- fibrous thickening of the intima or media of the aorta
- hyaline or amyloid thickening of the media of blood vessels
- calcification of the aortic intima
- calcification of the media in peripheral vessels
- muscular hypertrophy of small and medium-sized arterioles
- arteriocapillary fibrosis
- increased capillary fragility
- increased capillary permeability
- atherosclerosis - rare compared with man.
Arteriosclerosis of intramural coronary arteries has been reported to occur in 77.6%
of geriatric dogs over 12 years of age (Valtonen 1972), 60% of dogs over 14 years
of age (Detweiler et al. 1968) and 50% of dogs aged 13 years or older (Jonsson
1972). A direct association was found between the presence of arteriosclerosis and
microscopic intramural myocardial infarcts (MIMIs).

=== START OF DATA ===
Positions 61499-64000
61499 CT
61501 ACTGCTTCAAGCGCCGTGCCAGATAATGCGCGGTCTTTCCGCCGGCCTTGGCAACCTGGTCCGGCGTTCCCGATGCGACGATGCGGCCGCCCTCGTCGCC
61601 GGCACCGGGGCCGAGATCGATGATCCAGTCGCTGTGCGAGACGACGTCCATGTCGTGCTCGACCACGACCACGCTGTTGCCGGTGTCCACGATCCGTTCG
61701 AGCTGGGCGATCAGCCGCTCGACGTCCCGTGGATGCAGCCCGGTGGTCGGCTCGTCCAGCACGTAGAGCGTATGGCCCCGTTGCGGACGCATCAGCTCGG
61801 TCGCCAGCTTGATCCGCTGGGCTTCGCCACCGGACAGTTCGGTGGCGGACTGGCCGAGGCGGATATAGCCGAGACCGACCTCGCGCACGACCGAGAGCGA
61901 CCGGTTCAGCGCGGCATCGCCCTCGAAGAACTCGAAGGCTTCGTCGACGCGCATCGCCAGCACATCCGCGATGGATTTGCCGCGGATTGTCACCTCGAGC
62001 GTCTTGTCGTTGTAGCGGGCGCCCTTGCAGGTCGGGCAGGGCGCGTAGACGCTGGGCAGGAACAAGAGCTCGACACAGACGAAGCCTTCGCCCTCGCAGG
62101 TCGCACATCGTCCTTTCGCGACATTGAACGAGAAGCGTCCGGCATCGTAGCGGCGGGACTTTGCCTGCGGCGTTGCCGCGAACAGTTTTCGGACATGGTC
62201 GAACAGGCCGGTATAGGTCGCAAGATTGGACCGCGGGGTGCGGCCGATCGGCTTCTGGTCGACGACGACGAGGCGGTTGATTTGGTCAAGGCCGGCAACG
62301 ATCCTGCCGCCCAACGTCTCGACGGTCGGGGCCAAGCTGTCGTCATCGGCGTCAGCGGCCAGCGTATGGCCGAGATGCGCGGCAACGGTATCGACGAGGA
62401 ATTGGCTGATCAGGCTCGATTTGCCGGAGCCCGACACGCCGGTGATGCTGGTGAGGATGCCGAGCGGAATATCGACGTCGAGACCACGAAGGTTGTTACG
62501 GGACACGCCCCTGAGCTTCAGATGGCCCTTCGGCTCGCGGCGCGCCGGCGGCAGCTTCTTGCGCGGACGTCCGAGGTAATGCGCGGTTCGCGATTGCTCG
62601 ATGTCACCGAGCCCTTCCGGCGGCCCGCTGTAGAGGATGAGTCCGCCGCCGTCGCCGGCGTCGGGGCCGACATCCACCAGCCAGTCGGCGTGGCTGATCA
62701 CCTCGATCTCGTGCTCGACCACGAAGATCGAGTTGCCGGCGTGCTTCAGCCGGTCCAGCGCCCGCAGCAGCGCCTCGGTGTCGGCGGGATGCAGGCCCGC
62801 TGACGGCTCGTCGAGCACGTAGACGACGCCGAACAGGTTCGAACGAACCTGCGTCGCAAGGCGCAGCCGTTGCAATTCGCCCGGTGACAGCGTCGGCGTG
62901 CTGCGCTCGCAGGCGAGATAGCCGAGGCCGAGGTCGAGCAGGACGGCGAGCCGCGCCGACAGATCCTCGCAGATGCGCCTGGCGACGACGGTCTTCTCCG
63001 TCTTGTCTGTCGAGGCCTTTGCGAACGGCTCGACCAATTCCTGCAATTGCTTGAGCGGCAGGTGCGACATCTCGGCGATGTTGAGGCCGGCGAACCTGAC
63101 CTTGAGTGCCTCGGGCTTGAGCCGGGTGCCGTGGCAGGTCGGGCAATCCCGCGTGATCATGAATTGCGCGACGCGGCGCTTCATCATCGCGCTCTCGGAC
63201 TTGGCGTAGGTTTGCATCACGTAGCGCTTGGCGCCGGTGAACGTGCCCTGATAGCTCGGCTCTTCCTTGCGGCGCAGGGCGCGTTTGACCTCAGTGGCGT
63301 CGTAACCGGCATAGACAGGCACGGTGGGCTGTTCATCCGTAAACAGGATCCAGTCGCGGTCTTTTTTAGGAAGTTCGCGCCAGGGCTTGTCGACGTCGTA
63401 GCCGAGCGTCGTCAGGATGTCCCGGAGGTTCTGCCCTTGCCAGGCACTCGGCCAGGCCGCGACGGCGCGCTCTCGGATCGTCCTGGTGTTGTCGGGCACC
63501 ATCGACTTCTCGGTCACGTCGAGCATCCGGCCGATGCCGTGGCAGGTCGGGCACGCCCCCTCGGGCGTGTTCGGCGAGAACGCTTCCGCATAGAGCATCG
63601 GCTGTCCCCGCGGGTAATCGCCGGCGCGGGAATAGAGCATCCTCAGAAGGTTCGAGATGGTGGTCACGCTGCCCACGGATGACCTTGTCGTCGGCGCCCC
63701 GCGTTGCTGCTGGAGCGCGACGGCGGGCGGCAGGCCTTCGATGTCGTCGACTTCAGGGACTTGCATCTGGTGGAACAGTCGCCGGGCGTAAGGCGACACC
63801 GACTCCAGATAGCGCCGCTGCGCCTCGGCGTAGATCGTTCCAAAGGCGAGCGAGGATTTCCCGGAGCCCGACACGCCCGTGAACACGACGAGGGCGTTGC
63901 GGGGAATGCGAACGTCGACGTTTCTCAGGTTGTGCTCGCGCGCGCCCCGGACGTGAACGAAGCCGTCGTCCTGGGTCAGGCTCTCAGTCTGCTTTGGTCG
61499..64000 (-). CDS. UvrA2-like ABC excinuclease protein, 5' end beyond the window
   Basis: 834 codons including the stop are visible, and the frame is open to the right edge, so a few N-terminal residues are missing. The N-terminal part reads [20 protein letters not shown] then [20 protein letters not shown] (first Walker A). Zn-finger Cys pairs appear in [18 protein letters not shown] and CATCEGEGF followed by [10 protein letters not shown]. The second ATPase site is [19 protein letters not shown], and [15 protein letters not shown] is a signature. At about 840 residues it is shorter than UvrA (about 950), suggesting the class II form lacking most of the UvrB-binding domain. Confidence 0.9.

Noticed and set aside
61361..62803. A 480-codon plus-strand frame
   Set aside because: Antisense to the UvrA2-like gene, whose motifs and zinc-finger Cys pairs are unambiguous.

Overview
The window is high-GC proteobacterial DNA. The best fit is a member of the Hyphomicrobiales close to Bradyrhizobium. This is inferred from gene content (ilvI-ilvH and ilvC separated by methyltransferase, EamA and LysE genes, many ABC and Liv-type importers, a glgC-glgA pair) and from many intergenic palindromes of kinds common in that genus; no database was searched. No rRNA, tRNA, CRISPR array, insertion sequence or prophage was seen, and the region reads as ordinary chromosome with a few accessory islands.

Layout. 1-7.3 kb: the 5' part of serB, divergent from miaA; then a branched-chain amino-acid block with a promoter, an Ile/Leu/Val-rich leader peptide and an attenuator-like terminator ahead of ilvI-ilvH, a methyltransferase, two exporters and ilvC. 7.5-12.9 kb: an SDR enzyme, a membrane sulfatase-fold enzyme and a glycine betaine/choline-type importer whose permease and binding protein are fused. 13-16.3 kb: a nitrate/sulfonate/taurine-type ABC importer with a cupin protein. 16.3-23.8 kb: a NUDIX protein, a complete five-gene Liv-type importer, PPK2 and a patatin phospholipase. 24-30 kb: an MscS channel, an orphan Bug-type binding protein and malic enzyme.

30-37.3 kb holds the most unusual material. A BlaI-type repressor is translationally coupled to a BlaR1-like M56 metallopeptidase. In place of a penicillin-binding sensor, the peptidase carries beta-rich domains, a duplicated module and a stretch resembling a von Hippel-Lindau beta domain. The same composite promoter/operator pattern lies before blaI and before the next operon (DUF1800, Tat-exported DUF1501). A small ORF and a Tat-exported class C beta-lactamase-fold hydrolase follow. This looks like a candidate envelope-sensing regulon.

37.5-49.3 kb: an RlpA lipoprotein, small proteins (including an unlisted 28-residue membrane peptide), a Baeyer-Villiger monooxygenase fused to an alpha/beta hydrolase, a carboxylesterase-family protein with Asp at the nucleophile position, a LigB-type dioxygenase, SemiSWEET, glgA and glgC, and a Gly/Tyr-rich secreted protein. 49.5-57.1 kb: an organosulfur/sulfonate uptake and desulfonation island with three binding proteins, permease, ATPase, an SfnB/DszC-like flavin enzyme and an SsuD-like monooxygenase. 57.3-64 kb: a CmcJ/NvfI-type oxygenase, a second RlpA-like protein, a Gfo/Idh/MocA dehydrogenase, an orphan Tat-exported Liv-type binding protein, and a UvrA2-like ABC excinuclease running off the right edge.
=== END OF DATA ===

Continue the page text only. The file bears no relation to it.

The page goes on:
These structural changes cause a loss of elasticity of vascular walls and / or luminal
narrowing, and contribute to increased peripheral resistance which, combined with
reduced sensitivity to the vasodilator effect of b-adrenergic stimulation (see below),
probably contributes to the increased aortic impedance and left ventricular afterload
seen in geriatric patients.
Vessels supplying various organs throughout the body may be affected, notably the
kidney and brain, resulting in impaired vascular supply, and ultimately impaired
Atherosclerosis leading to myocardial infarction while common in humans is rare in
dogs and cats. Obesity and thyroid atrophy or frank hypothyroidism are associated
with the development of atherosclerosis in geriatric dogs. Experimentally, atherosclerosis
can only be caused in hypothyroid dogs on high fat diets. Miniature schnauzers with
hyperlipidaemia may be predisposed to develop atherosclerosis.